Karen and Phil came to us looking to update the kitchen in their historic 1897 home. The home had gone through an extensive renovation several years earlier that added a master bedroom suite and updates to the front façade. The kitchen however was not part of that update. A prior 1990’s update had left much to be desired. Karen is an avid chef, and it was just not very functional for the family, so they reached out to our team of kitchen remodelers.
The original kitchen was choppy and included a large eat-in area that took up more than its fair share of the space.
See that arch in the neighboring dining room? The homeowner really wanted to make the entrance to the new kitchen an arch to match, so we incorporated that into the optimized kitchen design.
Another unfortunate feature was the state of the ceiling and soffits. See the soffit above the cabinets, and also the soffit above that? It was quite a maze on the ceiling. What was that all about, and why was it build that way? Turns out it was just a series of shortcuts from the prior renovation, and we were surprised and delighted that we were easily able to flatten out almost the entire ceiling with a couple of little reworks.
Other changes we made were to add new windows that were appropriate to the new design, which included moving the sink window over slightly to give the work zone more breathing room. We also adjusted the height of the windows in what was previously the eat-in area that were too low for a countertop to work. Money well spent for a much better functioning space. We tried to keep the old island in the kitchen layout since it was a well-loved vintage find, but the tradeoff for the function of the new island was not worth it in the end. We hope the old island found a new home, perhaps as a potting table.
Here you can see where the old eat-in area was. It is now an extension of the countertop space making the kitchen larger which allowed us to move the range down and give great workspace between the range and sink. The cabinets are a soft mushroom color which works well with the home’s existing décor. We added a playful pop of color with the tile at the range. The quartz countertop is a soft marble pattern, and the white subway tile is laid in a brick pattern to give just a bit of texture.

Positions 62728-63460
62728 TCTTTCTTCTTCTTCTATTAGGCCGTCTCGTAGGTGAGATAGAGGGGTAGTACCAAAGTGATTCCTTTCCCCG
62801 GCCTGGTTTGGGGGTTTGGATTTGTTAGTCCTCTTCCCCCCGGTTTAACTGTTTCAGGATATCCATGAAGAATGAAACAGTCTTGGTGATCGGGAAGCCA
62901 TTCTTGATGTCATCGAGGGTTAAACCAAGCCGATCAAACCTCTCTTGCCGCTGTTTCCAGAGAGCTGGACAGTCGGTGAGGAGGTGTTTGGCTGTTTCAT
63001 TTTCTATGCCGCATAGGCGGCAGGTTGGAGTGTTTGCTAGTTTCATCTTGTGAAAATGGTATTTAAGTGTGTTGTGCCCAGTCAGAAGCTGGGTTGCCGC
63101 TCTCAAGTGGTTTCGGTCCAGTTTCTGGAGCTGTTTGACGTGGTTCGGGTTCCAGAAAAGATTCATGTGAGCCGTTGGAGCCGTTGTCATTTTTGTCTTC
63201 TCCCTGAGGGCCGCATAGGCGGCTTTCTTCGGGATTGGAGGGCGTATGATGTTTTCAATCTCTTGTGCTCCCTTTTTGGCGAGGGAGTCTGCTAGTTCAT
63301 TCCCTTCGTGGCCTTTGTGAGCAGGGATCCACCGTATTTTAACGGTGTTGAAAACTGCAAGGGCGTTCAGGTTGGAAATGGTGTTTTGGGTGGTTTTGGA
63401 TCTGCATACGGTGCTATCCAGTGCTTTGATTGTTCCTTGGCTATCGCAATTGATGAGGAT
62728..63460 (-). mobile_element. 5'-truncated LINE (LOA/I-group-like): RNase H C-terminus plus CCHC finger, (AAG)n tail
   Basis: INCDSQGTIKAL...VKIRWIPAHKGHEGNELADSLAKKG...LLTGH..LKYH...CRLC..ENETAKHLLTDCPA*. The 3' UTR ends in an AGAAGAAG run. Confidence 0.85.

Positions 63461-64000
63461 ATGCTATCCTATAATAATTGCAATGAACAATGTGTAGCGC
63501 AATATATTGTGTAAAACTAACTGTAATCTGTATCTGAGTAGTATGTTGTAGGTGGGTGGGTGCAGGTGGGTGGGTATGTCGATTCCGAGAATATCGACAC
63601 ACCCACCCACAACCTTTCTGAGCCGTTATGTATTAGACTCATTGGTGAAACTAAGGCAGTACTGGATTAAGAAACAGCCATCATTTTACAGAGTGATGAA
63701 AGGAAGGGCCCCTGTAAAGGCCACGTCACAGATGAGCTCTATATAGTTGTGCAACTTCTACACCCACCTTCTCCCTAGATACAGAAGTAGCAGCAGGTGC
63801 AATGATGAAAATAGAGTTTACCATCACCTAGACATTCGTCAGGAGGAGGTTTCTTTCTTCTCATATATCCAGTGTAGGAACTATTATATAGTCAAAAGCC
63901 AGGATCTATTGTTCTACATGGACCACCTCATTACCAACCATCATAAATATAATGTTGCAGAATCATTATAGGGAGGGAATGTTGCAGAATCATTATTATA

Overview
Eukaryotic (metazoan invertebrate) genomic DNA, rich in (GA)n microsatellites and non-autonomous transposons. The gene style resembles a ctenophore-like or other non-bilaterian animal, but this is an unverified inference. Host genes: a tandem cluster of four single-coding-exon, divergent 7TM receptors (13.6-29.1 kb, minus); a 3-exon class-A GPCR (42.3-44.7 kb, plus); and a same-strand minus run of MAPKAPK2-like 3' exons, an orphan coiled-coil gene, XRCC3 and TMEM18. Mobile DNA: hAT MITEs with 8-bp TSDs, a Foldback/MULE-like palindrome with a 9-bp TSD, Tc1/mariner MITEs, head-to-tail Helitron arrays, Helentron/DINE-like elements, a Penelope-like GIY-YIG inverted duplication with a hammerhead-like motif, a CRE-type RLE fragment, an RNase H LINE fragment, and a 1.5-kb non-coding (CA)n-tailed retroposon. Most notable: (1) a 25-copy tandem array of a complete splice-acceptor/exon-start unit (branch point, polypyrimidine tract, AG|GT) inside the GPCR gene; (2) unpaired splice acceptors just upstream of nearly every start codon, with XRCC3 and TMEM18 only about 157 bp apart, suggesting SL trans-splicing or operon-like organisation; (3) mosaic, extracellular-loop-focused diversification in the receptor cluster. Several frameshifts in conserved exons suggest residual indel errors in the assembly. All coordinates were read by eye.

The homeowner really wanted a farm sink, so we found this one that has such a pretty detail at the top and added an oak drip rail to prevent the top of the cabinets below from getting water damage. The oak drip rail matches the open shelving that is at the opposite end of the kitchen.
Below the open shelving, we placed the microwave drawer located out of the primary work zone. To the left of that is a wine fridge, a great spot to pour a nice glass of chardonnay on your way out to the back patio.
Here is the arch I mentioned that we created to match the home’s other existing arch in the dining room. This is the lovely view from the dining room looking into the kitchen.
Here is a peek at the powder room. Our interior designers chose to go with a little drama with the dark navy shiplap and a period wallpaper that looks beautiful with the gold accents and marble penny tile floor.
The Kitchen Studio is a recognized design + build company, specializing in a plethora of custom design solutions and installation services. To ensure you get the desired outcome, we continue to raise the bar on design excellence, we adapt our services to endless lifestyle changes, and provide our clients with the experience of luxury.
Aside from beautiful and functional kitchen design that earned us an unbeatable reputation, you can rely on us for a variety of other bespoke renovation projects. Our experienced team will support you through all the phases of your remodel, from the design stage up to project completion. Contact us about your project and make sure you create a home that offers comfort, style, and durability.